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Old 01-25-2011, 11:01 PM
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horatio horatio is offline
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Originally Posted by samwiseb View Post
Oh, it's definitely a mess. When your producer and scriptwriter are re-writing each other's work up until almost the last day of shooting, you know it can't be good for your movie. In fact, just on the script level, I actually think Insurrection -despite its disappointingly shallow execution- has the edge over TMP and TFF put together. If only the designing, production and post-production of INS didn't come across looking like an overbudgeted TV episode. And the story went much, much deeper.

For a time I rated TMP lowest of all, just because I felt that everyone's constant bagging on TFF had become passe (this would've been before the TNG films started going downhill, mind). But TFF has only ever worked for me on a spiritual/metaphorical level --and I happen to be agnostic. Taken as a sci-fi story, it completely falls apart for me. As a 2nd grader would say, I don't 'get' it. They jumped to the galactic core, did not get sucked into a supermassive black hole or fried by a thousand suns, found an alien pretending to be 'god', blasted it with photon torpedoes and drank a toast. They found nothing. And I don't get it.
But isn't TFF a very materialist movie that uses the "aliens pose as gods" idea from Who Mourns for Adonais? There is Nimbus, an attempt to recreate paradise, a prophet who guides lost people to the real paradise which turns out to be a prison for just another false god (Eliza once made a great point here ages ago that the creature behaves very much like the Jewish God when he strikes down Kirk. Obviously no ambiguity Shatner intended although he should have but interesting nonetheless.) ... and then you have the Christian "God is us, the community" ending (although, as you have pointed out, Kirk, Spock and McCoy have found their comradery before). I can roll with that as a hardcore atheist.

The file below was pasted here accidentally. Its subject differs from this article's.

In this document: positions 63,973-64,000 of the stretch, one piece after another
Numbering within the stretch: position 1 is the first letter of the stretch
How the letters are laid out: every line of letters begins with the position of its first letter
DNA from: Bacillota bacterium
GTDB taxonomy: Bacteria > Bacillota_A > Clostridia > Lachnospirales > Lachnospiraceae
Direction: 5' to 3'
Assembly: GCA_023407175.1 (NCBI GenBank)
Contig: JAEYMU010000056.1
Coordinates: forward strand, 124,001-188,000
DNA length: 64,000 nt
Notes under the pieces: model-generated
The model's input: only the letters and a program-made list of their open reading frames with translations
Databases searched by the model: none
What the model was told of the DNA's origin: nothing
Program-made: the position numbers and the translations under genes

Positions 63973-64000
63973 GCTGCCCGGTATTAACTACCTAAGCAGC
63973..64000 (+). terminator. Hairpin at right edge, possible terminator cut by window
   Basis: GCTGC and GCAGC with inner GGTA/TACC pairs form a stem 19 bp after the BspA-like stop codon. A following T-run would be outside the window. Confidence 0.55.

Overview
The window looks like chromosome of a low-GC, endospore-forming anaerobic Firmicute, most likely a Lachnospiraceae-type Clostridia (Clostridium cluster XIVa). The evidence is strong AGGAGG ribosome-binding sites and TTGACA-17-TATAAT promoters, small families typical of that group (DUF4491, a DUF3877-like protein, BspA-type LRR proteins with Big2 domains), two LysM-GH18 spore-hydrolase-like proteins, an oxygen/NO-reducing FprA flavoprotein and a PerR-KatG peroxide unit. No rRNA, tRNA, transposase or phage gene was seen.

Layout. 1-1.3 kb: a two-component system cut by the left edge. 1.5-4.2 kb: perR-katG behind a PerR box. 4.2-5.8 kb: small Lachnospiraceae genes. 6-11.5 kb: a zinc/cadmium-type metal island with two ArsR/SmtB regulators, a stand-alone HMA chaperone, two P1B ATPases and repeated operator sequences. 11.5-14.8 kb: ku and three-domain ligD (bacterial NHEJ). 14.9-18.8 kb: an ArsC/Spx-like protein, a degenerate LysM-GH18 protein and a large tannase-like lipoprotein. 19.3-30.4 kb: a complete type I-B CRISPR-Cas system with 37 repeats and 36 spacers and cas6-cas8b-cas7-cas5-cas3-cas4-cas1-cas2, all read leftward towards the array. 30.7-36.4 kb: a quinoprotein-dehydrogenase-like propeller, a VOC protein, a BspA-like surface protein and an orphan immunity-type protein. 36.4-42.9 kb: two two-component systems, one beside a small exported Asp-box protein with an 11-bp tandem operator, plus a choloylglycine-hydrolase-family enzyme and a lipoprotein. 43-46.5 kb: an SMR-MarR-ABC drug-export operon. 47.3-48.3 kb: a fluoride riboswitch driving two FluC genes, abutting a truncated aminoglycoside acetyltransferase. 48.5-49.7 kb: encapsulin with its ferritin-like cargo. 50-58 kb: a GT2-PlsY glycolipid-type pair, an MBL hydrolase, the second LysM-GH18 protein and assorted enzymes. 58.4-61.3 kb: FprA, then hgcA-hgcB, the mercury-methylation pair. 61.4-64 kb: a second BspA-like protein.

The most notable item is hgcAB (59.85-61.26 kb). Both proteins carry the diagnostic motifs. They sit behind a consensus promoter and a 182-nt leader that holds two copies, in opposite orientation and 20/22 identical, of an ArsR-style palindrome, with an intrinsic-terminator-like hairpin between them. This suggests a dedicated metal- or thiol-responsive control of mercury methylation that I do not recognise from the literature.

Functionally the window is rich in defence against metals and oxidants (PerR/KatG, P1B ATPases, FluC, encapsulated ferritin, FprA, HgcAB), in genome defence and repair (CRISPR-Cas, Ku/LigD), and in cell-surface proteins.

I also like the pain scene and not because they explain what drives McCoy and Spock but because these key events in their lives feel natural to their characters. The movie doesn't sink into stupid, popular "explain and psychologize everything" mode in these moments.

So I'd say that there were some good ideas in TFF but that's it. In TMP you have other problems but at least a cinematic experience, something that is worthy of the big screen.
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